Christ Church and the Community

We worked with Anette from Christ Church on Linnet Lane, to develop a session for our Academy students to design structures and spaces that would open up use of the Church to the wider community. Their aims were to:

  • Appeal to the wider community of Toxteth, not purely faith-based groups
  • Provide opportunities for activities and events
  • Connect visitors and communities with the heritage of the building
  • Create opportunities to generate income

The four groups came up with a variety of ideas. From family focused childcare provision, multi-functional craft huts, sport come music venues and spaces to help the vulnerable.

We’ve found that our Academy participants throughly enjoy the challenges and constraints that come with repurposing heritage sites, and this was no exception. Their experience of designing for Lark Lane in a previous workshop gave them first hand experience of the challenges of keeping warm in the huge scale of the church, and the opportunities of allowing people to appreciate its architecture.

Lark Lane with Prosocial

Prosocial Place and PLACED delivered a workshop on Saturday 14th December 2019 with a group of young people from the PLACED Academy to explore what approach they would take to improve Lark Lane.

Through the session, we wanted to explore if there were differences in how the males and females in the group approached the project. This feeds into a wider study which Prosocial and PLACED are developing, exploring gender differences in approaches to design in the built environment. 

The session included a guided walk through the area, reflecting on their feelings about Lark Lane individually and through discussion and working in groups to develop their ideas through drawing and modelling.

The groups took a variety of approaches to respond to Lark Lane, including green routes, pedestrianised roads, community centres and better car parking.

Our analysis in brief is that the female groups were largely more focused on the broader sense of the place, ideas and design concepts both during the site analysis and through the design process. In contrast, the male groups were focused on detail and individual aspects of design. However, there was an awareness of the local community and who uses the area from both males and females in the group, which may have been influenced through our community-focussed PLACED workshops throughout the Academy programme.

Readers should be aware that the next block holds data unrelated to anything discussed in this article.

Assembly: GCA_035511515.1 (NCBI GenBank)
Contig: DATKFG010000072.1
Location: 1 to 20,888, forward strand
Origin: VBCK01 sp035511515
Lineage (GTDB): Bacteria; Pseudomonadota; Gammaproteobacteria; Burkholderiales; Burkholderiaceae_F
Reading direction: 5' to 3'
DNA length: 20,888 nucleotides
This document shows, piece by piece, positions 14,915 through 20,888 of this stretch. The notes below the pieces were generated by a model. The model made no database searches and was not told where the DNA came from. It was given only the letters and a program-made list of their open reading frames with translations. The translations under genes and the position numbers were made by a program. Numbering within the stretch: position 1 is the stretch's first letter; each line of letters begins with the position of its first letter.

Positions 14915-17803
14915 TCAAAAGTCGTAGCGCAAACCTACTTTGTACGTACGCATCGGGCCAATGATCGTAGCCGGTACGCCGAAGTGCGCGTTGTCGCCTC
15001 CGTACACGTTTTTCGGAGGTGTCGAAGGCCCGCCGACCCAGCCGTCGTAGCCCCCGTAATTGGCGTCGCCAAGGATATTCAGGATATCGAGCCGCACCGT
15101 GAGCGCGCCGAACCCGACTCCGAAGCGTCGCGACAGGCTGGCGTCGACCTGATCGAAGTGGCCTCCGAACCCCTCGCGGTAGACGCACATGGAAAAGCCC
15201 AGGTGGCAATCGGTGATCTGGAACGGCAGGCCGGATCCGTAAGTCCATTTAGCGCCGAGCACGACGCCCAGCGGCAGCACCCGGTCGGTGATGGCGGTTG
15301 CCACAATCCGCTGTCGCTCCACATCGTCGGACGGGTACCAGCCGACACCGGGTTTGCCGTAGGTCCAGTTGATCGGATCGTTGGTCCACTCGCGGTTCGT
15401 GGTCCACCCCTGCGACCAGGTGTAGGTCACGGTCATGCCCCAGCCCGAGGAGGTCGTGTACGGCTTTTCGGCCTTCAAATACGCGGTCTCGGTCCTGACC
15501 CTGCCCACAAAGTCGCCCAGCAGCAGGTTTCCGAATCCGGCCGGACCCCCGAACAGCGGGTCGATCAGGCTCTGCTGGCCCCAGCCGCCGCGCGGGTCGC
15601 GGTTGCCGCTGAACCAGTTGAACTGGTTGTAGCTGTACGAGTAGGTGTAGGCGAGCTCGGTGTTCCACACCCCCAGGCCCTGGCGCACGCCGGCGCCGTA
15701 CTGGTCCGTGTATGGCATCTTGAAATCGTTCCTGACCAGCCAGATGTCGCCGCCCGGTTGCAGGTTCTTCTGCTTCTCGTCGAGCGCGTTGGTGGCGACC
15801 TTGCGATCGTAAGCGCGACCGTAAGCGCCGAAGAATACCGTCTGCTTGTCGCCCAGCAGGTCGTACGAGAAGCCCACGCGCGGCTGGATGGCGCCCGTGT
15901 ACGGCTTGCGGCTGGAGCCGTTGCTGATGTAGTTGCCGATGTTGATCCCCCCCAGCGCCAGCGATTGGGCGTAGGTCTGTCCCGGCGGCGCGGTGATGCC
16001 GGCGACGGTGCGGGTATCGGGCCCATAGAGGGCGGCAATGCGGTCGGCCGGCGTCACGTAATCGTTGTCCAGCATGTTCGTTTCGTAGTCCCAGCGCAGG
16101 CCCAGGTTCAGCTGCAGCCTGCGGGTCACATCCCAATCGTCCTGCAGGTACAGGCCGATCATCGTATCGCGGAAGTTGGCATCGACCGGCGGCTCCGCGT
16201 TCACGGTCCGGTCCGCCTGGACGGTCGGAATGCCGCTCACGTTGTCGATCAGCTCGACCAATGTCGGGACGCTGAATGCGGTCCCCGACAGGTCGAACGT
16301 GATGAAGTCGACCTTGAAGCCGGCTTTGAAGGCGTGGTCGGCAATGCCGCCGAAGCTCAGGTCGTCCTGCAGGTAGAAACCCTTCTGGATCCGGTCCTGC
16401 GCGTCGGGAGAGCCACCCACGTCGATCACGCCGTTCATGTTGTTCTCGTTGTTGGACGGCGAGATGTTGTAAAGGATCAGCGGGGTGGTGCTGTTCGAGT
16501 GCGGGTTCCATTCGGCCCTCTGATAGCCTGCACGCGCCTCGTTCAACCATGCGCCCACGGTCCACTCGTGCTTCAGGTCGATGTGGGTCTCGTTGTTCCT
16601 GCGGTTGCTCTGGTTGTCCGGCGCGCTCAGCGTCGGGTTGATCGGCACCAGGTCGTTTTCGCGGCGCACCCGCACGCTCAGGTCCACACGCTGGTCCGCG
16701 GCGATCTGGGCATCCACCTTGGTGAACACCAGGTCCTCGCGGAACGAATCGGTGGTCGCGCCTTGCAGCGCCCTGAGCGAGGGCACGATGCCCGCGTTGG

Many thanks to Graham and Rhiannon from Prosocial Place for devising and facilitating this session with us.

Designing for the Old Library

This session brought together two of our sponsors, OMI and H. H. Smith, and our good friends Lister Steps.

Having delivered primary school workshops earlier this year for Lister Steps to engage young people in the design on the community room, it was great to be back in the building to see all the progress that’s been made!

Aaron from OMI and Diane from H. H. Smith lead a fantastic tour. They introduced the participants to the building’s history, future, challenges and vision for the future when it sets yo reopen as Lister Step’s community centre in Summer 2020.

After we braved the cold, it was back to Lister Step’s current centre to hear more from Aaron. We learnt more about the types of projects OMI works on, what it’s like being an architect, and how he got there. It was really fantastic to hear about the route that he went through from being a student to now being a professionals architect, and he also dispelled some of the myths around the sector, namely that you have to be amazing at maths!

Then, on to the design project. The group split into teams to design multi-functional furniture and interpretation designs. With Aaron’s advice, they explored how they could use contrast to highlight the difference between new and old, and add an interesting visual dynamic into the building.

Designs included:

  • A series of individual desks which could be bolted together for group work. It also included a reading nook for young children that could be used while the parent is at the desk
  • Table tops with historical information under a glass surface so that information could be changed over time. and used to sit different activities
  • Benches and workspaces in the form of a book which could be folded out and stored neatly
  • An octagonal table to mirror the entrance foyer with chairs that can fold inside. Also had usb charging points for visitors phones
  • Bookshelf-come-seating which could be stacked in different ways to suit different numbers of people

Thanks again to OMI, H. H. Smith and Lister Steps for making this session happen. We felt very fortunate to see such a wonderful building being restored with such love and care, and we’re all so excited to be able go back and see it when it’s open!

And lastly, a bug thank you to also our wonderful volunteers Tazeen and Vikki for supporting the session.